From studying the basic science of HIV to evaluating effective prevention strategies, the Population Council addresses the entire biological and behavioral continuum of the virus—from “bench to bedside.” The Council understands that even the most effective HIV prevention technology is dependent on adherence and access, so it focuses equally on developing new technologies, generating evidence on behavioral and structural factors, and reaching marginalized populations. The Council is committed to identifying the most effective, safe, and affordable methods for delivering HIV prevention technologies and programs that are free from stigma and discrimination.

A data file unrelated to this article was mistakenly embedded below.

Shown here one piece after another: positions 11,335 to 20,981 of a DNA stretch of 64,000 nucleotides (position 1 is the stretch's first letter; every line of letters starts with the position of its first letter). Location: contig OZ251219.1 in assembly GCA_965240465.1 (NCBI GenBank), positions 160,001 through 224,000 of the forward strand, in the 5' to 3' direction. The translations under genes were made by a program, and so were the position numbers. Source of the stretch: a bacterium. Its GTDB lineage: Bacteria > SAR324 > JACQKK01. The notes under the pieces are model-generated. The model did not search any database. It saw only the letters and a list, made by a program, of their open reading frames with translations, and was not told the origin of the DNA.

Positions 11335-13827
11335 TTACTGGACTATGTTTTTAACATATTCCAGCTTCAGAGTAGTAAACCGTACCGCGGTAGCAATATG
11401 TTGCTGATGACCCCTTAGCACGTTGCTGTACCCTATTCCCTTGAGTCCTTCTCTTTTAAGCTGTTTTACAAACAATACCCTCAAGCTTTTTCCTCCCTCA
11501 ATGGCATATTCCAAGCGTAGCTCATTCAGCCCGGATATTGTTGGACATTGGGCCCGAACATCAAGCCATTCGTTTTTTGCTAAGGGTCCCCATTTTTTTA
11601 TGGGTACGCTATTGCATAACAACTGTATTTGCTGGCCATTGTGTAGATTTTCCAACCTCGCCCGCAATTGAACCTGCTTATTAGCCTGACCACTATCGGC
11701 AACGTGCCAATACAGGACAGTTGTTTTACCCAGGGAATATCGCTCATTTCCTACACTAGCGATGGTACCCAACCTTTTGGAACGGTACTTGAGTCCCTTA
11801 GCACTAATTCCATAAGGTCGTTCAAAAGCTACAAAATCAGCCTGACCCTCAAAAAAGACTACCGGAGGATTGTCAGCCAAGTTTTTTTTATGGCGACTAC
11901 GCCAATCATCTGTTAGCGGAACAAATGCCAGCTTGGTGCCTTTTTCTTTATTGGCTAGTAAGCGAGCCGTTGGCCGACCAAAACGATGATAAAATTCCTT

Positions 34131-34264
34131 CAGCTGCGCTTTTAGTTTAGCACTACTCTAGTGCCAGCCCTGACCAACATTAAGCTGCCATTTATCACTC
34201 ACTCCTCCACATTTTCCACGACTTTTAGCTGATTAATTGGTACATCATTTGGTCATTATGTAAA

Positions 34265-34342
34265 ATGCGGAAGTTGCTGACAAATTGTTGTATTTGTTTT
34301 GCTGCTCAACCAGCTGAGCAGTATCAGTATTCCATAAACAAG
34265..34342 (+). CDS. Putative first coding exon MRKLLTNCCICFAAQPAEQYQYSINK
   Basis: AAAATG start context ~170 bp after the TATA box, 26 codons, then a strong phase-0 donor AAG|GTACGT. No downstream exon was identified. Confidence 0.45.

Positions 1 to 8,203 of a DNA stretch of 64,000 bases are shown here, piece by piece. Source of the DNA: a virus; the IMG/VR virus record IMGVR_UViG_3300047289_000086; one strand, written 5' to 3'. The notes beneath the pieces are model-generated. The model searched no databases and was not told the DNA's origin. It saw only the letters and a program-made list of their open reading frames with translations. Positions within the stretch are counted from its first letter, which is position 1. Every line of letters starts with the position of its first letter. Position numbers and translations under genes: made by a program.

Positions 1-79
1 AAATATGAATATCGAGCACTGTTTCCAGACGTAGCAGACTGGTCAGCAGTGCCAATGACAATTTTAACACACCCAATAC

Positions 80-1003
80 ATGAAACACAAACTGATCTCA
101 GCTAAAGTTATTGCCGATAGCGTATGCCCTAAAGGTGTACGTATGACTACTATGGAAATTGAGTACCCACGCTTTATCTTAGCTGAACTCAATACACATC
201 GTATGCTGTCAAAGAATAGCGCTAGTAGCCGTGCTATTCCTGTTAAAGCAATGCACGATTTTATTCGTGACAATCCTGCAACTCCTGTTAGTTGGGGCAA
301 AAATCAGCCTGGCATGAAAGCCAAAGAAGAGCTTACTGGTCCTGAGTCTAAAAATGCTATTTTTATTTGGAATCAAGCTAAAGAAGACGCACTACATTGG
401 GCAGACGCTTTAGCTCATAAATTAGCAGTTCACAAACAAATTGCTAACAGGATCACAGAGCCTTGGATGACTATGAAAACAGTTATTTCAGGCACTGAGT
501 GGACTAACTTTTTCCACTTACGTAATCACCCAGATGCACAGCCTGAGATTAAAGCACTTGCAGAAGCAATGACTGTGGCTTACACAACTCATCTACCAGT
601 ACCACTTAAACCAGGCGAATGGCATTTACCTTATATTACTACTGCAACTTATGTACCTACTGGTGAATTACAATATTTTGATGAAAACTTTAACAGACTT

Building on a long history of the successful introduction of new contraceptive technologies, the Council is engaged in research and policy dialogue for introducing new technologies, such as male circumcision, and scaling up existing, under-used technologies, such as female condoms and appropriate lubricants for use with male condoms. The Council is involved with a variety of policy, program, and research agendas to increase funding and programs for female-initiated prevention products. Council researchers also continue to build the knowledge base for implementing effective interventions by evaluating programs focused on prevention of mother-to-child transmission, injecting drug users, men who have sex with men, female sex workers, and vulnerable adolescent girls.